The Blue Tapes House Band featuring Matt Collins and Friends - Selected Ambient Works



When people ask me, what is Blue Tapes? I usually stutter over some disingenuous labelling and change the subject. Online, there is some guff about ‘secular drones’ and ‘spiritual pop’. Really, what I could just say is: Blue Tapes is Matt Collins.

The whole project started off an off-the-cuff suggestion from Matt, who was trying to find a home for his brilliant, weird “Pink Floyd album” ambient piece, The Grin Without The Cat or The Cat Without An Outline, which saw life as a home-dubbed ‘blue one’ on our imprint.

To date, our imaginary ‘Blue Tapes House Band’ supergroup has actually pretty much been 50% Matt Collins and 50% Benjamin Finger.

Who is Matt Collins? Matt Collins is a guy. In Toronto. A dad, husband, should-have been 00s pop star and all-round local stand-up comedian hero. To date, his classic albums include Ninja High School’s 2005 effort, Young Adults Against Suicide, and the aforementioned The Grin Without.

Matt thinks Kirstie Alley invented Weird Twitter and that Father John Misty is letting white people’s side down. His comic creations include Judge Dog - a judge that’s also a dog. (Note: This is MUCH funnier than I’m making it sound).

Matt came to us with an idea for a comedy album, and we said, why do a comedy album when we can throw open your standup to The Blue Tape House Band and let them sabotage, subvert and recontexualise it in every way possible, and release THAT as the album and your standup can be the bonus track? The Fixed and Broken versions.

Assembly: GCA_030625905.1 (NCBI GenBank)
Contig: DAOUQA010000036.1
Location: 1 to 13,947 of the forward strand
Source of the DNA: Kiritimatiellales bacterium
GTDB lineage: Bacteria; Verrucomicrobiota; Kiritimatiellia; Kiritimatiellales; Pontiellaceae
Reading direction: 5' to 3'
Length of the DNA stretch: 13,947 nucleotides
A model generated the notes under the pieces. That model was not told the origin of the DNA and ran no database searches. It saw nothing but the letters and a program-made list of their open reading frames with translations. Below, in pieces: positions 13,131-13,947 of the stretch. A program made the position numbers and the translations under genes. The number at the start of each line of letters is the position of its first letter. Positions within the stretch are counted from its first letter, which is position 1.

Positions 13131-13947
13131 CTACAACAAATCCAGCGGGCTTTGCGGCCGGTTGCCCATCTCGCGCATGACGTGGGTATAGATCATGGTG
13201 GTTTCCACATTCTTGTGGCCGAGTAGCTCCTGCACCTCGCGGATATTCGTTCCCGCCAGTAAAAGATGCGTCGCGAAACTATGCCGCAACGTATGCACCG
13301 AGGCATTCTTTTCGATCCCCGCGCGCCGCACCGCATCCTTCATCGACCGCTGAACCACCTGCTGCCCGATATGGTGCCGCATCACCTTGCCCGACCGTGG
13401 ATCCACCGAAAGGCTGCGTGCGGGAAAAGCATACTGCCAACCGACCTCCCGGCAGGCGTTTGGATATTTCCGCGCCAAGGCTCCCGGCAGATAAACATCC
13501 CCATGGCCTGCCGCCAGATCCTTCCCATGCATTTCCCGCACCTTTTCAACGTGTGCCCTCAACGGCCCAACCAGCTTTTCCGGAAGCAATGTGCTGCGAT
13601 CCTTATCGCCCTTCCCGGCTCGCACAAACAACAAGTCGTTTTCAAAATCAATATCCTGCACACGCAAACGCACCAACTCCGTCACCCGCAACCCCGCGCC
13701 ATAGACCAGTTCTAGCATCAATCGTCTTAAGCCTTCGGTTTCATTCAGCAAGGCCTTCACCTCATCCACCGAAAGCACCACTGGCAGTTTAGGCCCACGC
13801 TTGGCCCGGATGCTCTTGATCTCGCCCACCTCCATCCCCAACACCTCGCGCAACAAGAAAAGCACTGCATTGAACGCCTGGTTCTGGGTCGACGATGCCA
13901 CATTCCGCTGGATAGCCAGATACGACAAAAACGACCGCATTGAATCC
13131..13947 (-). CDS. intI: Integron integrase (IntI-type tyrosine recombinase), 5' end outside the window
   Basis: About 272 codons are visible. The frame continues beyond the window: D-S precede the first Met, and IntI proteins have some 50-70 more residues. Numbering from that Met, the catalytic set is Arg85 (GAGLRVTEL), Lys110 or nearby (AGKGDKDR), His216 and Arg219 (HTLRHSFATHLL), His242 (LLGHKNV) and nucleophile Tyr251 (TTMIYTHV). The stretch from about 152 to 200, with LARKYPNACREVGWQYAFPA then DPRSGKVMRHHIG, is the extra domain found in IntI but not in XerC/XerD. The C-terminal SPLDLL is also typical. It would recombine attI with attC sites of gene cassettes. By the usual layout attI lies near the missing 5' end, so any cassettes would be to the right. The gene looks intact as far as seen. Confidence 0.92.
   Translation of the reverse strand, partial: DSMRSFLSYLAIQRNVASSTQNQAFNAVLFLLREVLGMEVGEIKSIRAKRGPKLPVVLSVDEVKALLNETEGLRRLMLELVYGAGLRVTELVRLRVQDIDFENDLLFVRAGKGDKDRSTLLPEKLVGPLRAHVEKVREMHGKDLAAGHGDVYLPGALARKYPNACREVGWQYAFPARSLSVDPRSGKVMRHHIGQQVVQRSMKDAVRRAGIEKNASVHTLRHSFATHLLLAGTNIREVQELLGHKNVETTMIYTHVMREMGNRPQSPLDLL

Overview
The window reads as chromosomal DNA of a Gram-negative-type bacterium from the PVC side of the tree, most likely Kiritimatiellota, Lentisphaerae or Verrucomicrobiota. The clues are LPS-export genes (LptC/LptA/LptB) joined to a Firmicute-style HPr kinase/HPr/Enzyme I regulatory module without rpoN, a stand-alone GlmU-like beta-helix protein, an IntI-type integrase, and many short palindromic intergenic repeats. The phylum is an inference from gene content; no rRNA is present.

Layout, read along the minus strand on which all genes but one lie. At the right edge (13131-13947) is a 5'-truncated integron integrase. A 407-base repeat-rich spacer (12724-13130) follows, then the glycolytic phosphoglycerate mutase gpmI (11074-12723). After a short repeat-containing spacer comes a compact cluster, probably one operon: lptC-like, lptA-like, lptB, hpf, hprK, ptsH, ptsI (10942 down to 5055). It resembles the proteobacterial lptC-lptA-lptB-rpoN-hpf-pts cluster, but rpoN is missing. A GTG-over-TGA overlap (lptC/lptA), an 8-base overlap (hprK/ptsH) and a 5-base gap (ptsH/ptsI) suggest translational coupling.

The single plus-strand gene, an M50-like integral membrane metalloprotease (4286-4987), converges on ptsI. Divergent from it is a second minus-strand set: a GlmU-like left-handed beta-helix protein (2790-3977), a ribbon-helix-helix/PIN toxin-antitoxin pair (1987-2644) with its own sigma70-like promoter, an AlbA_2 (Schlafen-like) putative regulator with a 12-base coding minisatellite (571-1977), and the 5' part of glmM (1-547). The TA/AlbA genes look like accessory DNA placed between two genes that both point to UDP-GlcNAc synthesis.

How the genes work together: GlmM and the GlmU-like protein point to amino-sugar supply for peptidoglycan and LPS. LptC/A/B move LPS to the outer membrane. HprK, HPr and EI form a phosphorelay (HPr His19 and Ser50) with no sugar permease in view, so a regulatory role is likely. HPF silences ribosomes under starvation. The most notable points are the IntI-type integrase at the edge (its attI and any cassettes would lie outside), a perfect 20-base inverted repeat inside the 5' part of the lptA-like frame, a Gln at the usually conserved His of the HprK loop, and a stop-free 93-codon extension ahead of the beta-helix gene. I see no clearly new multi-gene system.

So, BT label mates Cherry, Leedian, Benjamin Finger and Library of Babel’s Shane Parish weigh in with oddly beautiful takes on his sharp, pop culture-loving, asshole-hating humour, but then so do his real-life mates: The Dears’ Adrian Popovich, Blocks Recording Co. leader and ex-NHS-er Steve Kado, the peerless Kira May, Chris Cummings - think a not-hateful Sun Kil Moon. Also Kount Rottula. The less you know about him the better.

These inversions and abstractions of standup humour aren’t just cute - they’re pointedly funny in their own right. Check Popovich's bluntly sarcastic use of negative space, or the almost-psychedelic delirium of Kira May’s Actual Pop Song. Chris Cummings’ literal reading of Matt’s thoughts about the loss of Robin Williams on the other hand, is a near-tearjerker - an honest meditation on the weirdness of how we mediate celebrity death in the social media age.

Matt Collins is Blue Tapes. And this is our comedy album. It's called Selected Ambient Works.

What? No.